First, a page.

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J Pediatr Surg. 2018 May;53(5):1033-1036. doi: 10.1016/j.jpedsurg.2018.02.042. Epub 2018 Feb 10.

Evaluating the "cushion effect" among children in frontal motor vehicle crashes.

Author information

1
Section of Pediatric Surgery, Department of Surgery, The University of Michigan Medical School and The C.S. Mott Children's Hospital, Ann Arbor, MI, United States; Morphomic Analysis Group, The University of Michigan Medical School, Ann Arbor, MI, United States. Electronic address: calistah@med.umich.edu.
2
Morphomic Analysis Group, The University of Michigan Medical School, Ann Arbor, MI, United States.
3
Section of Pediatric Surgery, Department of Surgery, The University of Michigan Medical School and The C.S. Mott Children's Hospital, Ann Arbor, MI, United States; Morphomic Analysis Group, The University of Michigan Medical School, Ann Arbor, MI, United States.
4
Section of Trauma Burn Surgery, Department of Surgery, The University of Michigan Medical School, Ann Arbor, MI, United States; Morphomic Analysis Group, The University of Michigan Medical School, Ann Arbor, MI, United States.

Abstract

BACKGROUND:

The "Cushion Effect," the phenomenon in which obesity protects against abdominal injury in adults in motor vehicle accidents, has not been evaluated among pediatric patients. This work evaluates the association between subcutaneous fat cross-sectional area, quantified using analytic morphomic techniques and abdominal injury.

METHODS:

This retrospective study includes 119 patients aged 1 to 18years involved in frontal impact motor vehicle accidents (2003-2015) with computed tomography scans. Subcutaneous fat cross-sectional area was measured and converted to age- and gender-adjusted percentiles from population-based normative data. Multivariable analysis determined the risk of the primary outcome, Maximum Abbreviated Injury Scale (MAIS) 2+ abdominal injury, after adjusting for age, weight, seatbelt status, and impact rating.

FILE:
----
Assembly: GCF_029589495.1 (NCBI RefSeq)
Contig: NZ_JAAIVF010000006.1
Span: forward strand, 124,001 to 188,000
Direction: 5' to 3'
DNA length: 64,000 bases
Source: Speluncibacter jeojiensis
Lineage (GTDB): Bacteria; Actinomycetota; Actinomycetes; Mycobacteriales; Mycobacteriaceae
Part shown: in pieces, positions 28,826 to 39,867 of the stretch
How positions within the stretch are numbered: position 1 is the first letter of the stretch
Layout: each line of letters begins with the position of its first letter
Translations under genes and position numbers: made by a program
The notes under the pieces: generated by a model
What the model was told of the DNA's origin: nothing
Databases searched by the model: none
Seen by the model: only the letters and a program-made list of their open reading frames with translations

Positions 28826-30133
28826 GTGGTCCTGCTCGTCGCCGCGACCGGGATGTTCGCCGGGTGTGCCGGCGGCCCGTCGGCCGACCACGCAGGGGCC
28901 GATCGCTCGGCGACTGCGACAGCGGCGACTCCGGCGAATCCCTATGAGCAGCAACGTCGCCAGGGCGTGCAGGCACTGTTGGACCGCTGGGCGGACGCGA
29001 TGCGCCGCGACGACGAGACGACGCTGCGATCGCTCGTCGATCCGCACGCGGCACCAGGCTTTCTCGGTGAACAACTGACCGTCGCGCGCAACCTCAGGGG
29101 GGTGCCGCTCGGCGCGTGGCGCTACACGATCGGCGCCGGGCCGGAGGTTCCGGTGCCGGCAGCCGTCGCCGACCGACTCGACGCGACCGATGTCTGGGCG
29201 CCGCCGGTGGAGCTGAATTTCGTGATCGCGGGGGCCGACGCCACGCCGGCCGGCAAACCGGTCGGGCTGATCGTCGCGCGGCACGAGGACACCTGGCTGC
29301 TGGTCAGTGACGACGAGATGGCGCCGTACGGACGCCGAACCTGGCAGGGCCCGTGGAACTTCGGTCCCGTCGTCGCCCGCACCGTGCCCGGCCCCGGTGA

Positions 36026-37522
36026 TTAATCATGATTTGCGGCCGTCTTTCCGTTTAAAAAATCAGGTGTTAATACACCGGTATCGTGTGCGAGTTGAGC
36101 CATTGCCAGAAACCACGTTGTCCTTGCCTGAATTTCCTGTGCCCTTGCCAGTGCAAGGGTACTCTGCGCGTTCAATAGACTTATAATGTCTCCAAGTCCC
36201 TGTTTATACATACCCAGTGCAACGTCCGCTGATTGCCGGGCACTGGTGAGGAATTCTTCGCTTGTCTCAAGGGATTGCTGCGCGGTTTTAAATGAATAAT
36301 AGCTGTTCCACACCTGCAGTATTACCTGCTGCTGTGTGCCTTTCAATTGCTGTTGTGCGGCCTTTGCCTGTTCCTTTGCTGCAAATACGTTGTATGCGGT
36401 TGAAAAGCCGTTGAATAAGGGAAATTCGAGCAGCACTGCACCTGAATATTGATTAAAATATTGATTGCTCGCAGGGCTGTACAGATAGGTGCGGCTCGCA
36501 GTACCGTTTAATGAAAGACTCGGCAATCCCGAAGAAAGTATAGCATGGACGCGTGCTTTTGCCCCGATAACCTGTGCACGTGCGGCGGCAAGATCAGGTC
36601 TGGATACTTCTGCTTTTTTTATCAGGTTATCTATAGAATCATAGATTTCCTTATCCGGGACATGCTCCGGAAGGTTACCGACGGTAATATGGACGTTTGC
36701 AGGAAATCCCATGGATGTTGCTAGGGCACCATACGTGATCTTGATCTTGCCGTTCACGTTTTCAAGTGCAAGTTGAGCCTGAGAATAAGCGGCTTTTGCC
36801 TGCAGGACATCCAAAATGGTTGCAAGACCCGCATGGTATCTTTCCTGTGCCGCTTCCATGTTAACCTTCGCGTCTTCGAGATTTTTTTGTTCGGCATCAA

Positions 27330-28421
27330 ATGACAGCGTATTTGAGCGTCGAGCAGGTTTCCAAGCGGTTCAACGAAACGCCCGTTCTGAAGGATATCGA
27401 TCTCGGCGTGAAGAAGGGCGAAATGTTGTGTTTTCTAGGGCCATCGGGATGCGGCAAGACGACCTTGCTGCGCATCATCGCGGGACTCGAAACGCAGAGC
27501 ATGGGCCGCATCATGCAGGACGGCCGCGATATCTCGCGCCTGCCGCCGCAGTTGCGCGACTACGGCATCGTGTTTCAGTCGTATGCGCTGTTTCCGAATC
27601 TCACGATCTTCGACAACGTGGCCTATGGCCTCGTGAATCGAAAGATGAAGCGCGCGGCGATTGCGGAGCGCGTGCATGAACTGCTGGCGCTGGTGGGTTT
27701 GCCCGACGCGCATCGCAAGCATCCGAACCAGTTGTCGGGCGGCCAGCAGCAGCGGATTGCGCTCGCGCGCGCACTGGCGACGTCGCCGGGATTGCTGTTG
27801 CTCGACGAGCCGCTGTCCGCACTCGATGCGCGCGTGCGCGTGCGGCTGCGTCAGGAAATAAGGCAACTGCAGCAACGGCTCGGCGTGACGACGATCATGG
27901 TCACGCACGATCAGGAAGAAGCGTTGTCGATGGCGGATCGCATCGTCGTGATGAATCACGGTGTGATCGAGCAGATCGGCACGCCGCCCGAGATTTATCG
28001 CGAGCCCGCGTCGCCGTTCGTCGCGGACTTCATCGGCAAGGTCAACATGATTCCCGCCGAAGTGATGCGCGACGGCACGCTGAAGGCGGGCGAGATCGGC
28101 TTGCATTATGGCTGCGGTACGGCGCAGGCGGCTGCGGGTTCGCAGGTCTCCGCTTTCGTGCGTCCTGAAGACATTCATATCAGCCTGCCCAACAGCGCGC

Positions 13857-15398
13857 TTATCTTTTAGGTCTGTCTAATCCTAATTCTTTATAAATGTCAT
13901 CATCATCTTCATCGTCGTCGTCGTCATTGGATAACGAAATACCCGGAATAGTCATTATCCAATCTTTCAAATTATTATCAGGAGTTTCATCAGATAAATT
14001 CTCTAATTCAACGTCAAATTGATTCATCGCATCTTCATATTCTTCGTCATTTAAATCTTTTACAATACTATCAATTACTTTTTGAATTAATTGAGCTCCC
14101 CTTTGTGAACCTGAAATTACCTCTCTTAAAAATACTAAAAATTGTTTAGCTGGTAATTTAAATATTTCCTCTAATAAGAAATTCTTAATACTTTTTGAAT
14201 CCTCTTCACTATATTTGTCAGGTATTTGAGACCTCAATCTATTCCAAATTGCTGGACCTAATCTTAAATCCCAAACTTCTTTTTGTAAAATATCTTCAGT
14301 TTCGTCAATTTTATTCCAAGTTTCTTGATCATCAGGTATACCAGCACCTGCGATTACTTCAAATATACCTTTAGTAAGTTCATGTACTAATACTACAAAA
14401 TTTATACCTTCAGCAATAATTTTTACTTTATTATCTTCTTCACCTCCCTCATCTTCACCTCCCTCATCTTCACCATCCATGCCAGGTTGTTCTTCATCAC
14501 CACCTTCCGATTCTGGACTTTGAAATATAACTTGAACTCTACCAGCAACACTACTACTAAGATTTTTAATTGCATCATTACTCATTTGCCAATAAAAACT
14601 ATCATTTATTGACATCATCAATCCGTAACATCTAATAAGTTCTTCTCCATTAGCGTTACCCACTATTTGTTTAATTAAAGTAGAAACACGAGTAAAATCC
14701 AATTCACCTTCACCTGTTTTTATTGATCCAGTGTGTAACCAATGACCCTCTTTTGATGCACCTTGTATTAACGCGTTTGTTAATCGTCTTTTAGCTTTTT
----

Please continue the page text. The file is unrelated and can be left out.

RESULTS:

MAIS 2+ abdominal injuries occurred in 20 (16.8%) of the patients. Subcutaneous fat area percentile was not significantly associated with MAIS 2+ abdominal injury on multivariable logistic regression (adjusted Odds Ratio, 0.86; 95% CI, 0.72-1.03; p=0.10).

DISCUSSION:

The "cushion effect" was not apparent among pediatric frontal motor vehicle crash victims in this study. Future work is needed to investigate other analytic morphomic measures. By understanding how body composition relates to injury patterns, there is a unique opportunity to improve vehicle safety design.

LEVEL OF EVIDENCE:

Prognosis Study, Level III.

KEYWORDS:

Abdominal injury; Analytic morphomics; Pediatric surgery; Trauma

PMID:
29519566
DOI:
10.1016/j.jpedsurg.2018.02.042
[Indexed for MEDLINE]

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